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November 7, 2002 First Nations Act draws fire from SCPA panel



Natalie Pomerleau

Photo by Andrew Dobrowolskyj

by Melanie Takefman

For president-elect Natalie Pomerleau, the new CSU executive’s mission is clear: to create a sense of community at Concordia. In a soft, confident voice, she articulated how the Evolution, Not Revolution slate will improve the school’s reputation and dissolve tensions among student groups.

“When people come back [in the fall], they will see a difference at Concordia,” said Pomerleau, who is VP Academic for the Engineering and Computer Science Association. “There will be more places to work on group projects and spend time between classes.”

She said there are many empty spaces that she would like to convert into room for students, like the basement of the Faubourg. She would like to make the mezzanine more inviting by moving the tables to its periphery.

The future CSU is also planning a big orientation party in the fall as well as events for all students throughout the year, and they plan to advertise them well. Both are things Pomerleau said the current CSU has not done.

Pomerleau hopes to support the CSU’s constituent clubs by turning the UnAbridged, the CSU’s official publication, into a newsletter and calendar of events for faculty associations, clubs and the CSU itself.

She has been active in student organizations since she moved to Montreal to pursue a bachelor’s degree in computer science in 2000. The daughter of francophones, Pomerleau grew up in Brockville, Ont.

She also took kickboxing lessons at Concordia. Now, however, when it comes to making time for hobbies, she laughed and said, “Not so much lately, I’ve been really busy.”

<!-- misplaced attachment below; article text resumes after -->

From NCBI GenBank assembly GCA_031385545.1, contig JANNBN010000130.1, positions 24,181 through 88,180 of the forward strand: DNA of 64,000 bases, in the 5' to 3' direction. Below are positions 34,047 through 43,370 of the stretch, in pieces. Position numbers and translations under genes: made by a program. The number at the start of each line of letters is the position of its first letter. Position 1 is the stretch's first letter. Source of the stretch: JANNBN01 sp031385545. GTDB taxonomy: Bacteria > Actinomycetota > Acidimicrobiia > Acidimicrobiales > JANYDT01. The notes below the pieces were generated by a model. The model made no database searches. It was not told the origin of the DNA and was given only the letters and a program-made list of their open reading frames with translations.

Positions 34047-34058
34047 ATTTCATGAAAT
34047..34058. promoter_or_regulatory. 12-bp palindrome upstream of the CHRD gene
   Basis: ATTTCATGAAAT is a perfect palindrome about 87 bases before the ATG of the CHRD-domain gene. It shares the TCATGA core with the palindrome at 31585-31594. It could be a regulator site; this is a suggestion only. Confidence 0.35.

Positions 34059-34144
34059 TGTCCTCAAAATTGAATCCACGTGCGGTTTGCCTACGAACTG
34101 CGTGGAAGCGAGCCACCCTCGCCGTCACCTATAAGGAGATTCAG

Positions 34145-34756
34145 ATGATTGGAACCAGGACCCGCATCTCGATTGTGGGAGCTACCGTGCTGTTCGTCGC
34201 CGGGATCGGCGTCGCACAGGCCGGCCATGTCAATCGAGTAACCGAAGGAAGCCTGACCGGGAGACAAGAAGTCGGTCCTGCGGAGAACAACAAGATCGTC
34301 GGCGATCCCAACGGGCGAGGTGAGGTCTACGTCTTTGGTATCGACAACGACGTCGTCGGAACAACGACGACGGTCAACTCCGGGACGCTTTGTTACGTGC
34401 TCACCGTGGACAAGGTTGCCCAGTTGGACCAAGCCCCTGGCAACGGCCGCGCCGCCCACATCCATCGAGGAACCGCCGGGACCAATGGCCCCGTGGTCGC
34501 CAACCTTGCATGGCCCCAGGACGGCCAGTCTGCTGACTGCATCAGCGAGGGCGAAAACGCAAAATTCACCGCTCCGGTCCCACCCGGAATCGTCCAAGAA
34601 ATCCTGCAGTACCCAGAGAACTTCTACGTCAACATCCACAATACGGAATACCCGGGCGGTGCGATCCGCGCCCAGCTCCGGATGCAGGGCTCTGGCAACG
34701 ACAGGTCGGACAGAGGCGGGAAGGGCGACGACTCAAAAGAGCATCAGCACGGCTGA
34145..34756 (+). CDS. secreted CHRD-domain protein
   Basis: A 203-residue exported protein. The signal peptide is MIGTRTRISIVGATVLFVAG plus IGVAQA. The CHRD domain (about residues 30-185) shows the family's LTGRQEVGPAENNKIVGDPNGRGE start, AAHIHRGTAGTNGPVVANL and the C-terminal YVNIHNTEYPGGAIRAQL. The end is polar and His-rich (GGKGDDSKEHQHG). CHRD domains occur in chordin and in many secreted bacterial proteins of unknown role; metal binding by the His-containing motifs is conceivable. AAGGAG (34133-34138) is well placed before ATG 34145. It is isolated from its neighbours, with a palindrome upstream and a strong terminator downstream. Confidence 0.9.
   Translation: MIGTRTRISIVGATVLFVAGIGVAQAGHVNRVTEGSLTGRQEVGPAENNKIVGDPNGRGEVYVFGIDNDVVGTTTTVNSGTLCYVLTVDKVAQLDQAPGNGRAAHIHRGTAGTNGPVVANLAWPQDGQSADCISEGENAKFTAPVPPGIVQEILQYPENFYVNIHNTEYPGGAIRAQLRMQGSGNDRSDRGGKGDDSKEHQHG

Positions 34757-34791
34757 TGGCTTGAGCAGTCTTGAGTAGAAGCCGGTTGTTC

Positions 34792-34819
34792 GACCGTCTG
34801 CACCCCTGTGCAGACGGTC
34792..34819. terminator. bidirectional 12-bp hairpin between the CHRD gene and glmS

The other members of the Evolution, Not Revolution slate are also veterans of numerous faculty associations, councils and clubs. With executives from every faculty, Pomerleau said that they truly represent undergraduates.

While Pomerleau plans to maintain certain CSU activities, like the job and housing bank and the student advocacy centre, it was the frustration she felt vis-à-vis their politics that spurred her to run for the presidency.

“They were supposed to represent all students, but they were being detrimental to most,” she said. “[They are] causing the reputation of the university to go down and the chance of people getting jobs afterwards being lower.”

She would like to forge a rapport with university administrators that will enable the CSU to negotiate on behalf of students.

Rector Frederick Lowy shares Pomerleau’s enthusiasm for open dialogue. “We will attempt to develop a good working relationship where we are each sensitive to the other’s needs and where we are working together for the benefit of our students and of the university,” he said.

In addition, Lowy said that university administrators will meet regularly with the CSU. “I hope that both student issues and issues dealing with the university at large will not be distracted by non-constructive disputes between the administration and the student government,” he said.

Pomerleau and her fellow executives would also like to quell the tensions between student groups with divergent political agendas. “We’d like to get groups together and have them start talking before another big thing happens.” Hopefully, she added, by talking, they will learn to respect each other.

In a year from now, Pomerleau envisions a campus with “more sense of community, more balance. If you want to do activist activities and protest things, then you can do so, but if you don’t and you just want to have fun then that’s possible as well. People have a choice.”